So I curated a story bundle at StoryBundle

 

I got approached a few months back to not only participate in a horror bundle but to curate it as well. Seeing as I’ve never done bundle curation before, I found the task somewhat daunting at first. Where do you even start? We received dozens of submissions, some of them amazing, many of them difficult to choose from. We managed to narrow it down to these nine books, some of them by authors you’ve no doubt heard of.

http://storybundle.com/horror

All Covers Large

A couple of great things about storybundle is that the books are all DRM free, meaning you’re free to move them from device to device, or share them with friends–though it would be awesome if they bought in as well. The bundle also gives you the option to donate a portion to charity, which makes everyone feel good about capitalism.

 

So swing by if you want to take advantage of it and get yourself some really great books.

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A new review for A LATENT DARK

Patricia Eddy of Author Alliance gave ALD a 4.5 star review, which makes me feel all fuzzy inside. Or it could be the whiskey.

Read it here if you like.

In other news, things are moving along. The space opera novella (currently titled PATCHER) is due to be back from beta readers and into the hands of editors in the next few weeks, and ALD2 is heading off to an editor hopefully by the end of the month.

In other other news, this current project is killing me. KILLING. ME. I am at the point now where I see very clearly that I will need to once again, re-outline and rewrite from the beginning, perhaps throw out the current world as well, just like I did with BLOOM at around revision 8.  I’m on the third revision of this one, and yeah, I can see the signs. So no I’m torn between the feelings of “I have to finish this no matter what” and “I know now what I have to do to make it better, so do it.” And it’s not a fun place to be.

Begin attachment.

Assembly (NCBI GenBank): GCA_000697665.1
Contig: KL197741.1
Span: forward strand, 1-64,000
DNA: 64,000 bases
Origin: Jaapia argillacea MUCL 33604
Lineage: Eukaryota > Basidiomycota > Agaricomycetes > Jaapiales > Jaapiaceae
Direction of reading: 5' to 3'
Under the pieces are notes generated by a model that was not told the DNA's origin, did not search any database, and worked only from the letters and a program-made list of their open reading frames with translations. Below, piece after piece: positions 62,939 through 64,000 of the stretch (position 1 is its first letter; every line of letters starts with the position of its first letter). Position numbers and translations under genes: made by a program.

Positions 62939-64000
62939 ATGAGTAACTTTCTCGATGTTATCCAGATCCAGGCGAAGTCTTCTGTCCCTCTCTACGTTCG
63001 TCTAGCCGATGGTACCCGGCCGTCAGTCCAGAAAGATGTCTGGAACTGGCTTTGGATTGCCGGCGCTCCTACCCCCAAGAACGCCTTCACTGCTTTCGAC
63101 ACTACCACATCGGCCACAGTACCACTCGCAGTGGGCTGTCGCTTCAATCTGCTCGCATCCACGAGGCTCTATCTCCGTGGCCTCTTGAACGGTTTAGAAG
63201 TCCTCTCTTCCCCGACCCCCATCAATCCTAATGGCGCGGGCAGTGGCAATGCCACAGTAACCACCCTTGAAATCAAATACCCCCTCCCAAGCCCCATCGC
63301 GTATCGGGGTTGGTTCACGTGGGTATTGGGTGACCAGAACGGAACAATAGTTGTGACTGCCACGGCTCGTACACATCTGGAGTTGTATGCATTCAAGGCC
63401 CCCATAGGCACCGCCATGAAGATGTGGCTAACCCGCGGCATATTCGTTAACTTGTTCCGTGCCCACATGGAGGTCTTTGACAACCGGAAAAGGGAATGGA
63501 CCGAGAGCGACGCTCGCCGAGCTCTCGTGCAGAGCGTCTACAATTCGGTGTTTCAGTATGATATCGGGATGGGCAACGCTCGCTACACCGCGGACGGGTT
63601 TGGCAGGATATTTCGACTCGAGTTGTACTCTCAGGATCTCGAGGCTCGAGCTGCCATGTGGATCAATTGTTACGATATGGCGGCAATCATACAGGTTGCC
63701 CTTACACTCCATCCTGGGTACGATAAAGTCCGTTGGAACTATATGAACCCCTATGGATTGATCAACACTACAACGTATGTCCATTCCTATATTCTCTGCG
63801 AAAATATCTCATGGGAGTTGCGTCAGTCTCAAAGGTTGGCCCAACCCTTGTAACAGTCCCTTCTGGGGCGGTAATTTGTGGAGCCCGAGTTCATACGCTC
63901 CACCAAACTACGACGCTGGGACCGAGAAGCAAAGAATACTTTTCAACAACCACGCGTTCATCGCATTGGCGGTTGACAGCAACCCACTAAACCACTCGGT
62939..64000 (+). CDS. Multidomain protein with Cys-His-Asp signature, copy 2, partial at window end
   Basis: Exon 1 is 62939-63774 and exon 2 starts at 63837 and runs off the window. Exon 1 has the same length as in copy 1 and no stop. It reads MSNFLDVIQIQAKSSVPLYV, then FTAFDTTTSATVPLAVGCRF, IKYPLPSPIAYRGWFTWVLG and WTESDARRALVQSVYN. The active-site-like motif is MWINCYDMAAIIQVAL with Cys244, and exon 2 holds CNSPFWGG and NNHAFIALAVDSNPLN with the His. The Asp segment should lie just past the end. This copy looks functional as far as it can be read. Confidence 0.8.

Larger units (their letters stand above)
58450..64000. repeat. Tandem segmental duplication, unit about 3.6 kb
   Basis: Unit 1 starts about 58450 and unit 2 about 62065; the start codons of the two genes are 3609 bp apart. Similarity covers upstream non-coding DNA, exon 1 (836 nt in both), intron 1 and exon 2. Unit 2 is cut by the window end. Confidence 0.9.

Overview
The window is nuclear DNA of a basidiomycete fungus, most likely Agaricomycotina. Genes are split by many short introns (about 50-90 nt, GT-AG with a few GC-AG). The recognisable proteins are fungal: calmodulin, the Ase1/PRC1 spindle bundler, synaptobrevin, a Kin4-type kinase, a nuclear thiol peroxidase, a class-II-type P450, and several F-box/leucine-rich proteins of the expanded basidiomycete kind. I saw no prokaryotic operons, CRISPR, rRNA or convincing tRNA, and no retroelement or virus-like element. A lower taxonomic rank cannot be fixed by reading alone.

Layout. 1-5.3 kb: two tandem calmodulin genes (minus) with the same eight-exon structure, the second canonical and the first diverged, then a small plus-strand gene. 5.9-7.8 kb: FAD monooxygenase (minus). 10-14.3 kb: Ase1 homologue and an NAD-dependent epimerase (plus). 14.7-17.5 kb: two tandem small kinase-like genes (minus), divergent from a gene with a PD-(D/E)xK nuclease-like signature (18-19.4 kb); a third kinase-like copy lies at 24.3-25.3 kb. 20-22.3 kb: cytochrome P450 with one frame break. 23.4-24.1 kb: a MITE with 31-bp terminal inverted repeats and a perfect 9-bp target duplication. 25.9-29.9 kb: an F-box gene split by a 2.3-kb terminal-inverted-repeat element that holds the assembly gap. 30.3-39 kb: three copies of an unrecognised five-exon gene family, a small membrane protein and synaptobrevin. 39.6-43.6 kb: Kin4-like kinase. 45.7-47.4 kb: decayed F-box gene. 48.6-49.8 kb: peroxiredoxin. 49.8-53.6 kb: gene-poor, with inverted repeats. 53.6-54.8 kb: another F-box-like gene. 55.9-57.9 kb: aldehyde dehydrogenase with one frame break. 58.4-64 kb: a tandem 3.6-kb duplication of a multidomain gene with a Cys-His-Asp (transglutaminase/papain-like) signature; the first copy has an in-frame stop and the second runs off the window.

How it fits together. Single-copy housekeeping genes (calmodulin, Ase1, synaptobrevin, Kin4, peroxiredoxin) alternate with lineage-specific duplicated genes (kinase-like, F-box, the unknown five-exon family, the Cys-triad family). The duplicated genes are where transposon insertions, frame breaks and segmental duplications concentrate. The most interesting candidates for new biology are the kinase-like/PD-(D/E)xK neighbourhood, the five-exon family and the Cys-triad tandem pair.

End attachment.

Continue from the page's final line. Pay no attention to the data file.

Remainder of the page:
This book also covers a lot of familiar tropes as well, which I think, is part of the problem. I don’t want this to be “another science fiction book about X that reminds you of that other book that did it better.” I want to break some new ground on this, and that birthing process is often painful and destructive. But my wife is gone all this week, so I might find myself with nothing to do but write. Which could be fun, assuming I can stay away from the video games. Maybe I’ll play DISGAEA and just call it research.

WIP for 2014 and some updates

I’m cross-posting this here from Goodreads, since my blog activity is all over the map lately.

 

 

So I’ve got a couple of projects I’m hoping will come to fruition this year, the first being the second LATENT DARK book, titled THE UMBRAL WAKE. It’s set about two years after the events in A Latent Dark, and after this latest revision and beta round, I’m feeling pretty good about it.

Second is a completely new book that right now is only in it’s rough draft phase, but the topic is exciting and I plan to start revisions soon. It involves video games, AI and graphene. I managed to finish the rough draft just under the clock for 2013. This is a big deal, since 2013 seemed determined to prevent me from completing anything.

Thirdly, I am finally back on the horse with a space-opera novella I had written the rough draft to over a year ago. It also has yet to be named, but I plan on this being a series, as there seems to still be plenty to explore in the universe. First revision should be done pretty soon, assuming I can get over the hump I always run up against when I reach endings

Oh, also I wrote the dialog and tutorial text for the Robocop Mobile game coming out this year (under a different name). So whether you like the movie or not, you should check out the mobile game, because it will mean you love me.

That’s about it for me right now. What’s everyone else working on?

Update in case you thought I was dead

I’ve been doing a lot of work on the new book, gutting the middle, adding stuff here and there. It’s been dominating a lot of my time, but I am almost done with the first real revision. That leaves only… thirty or so left to go.

Progress!

I do miss the flash fiction and I promise to have more available soon. In the mean time, I invite you to check out my free to download novel.

The book I am working on right now is not a sequel to this universe. I do have a prequel to THE HEAVY DARK in a rough draft form, which I will definitely get to soon.

I’m finding that when I am focused and sufficiently drunk I can crank out about 4400 words in a sitting. Now all I have to do is limit the distractions, google reader, reddit, cats riding Roombas and I should be able to make some real progress.

Cat's are sort of dicks.

Cats: Total dicks.

A few things I learned after I wrote a novel

A bit of a rant since I am feeling surly this morning.

A little over a year ago I decided to write a novel. It was to be a fantasy story with horror elements mostly to entertain me and my wife. As time crept by and the novel put on weight, I learned a few things.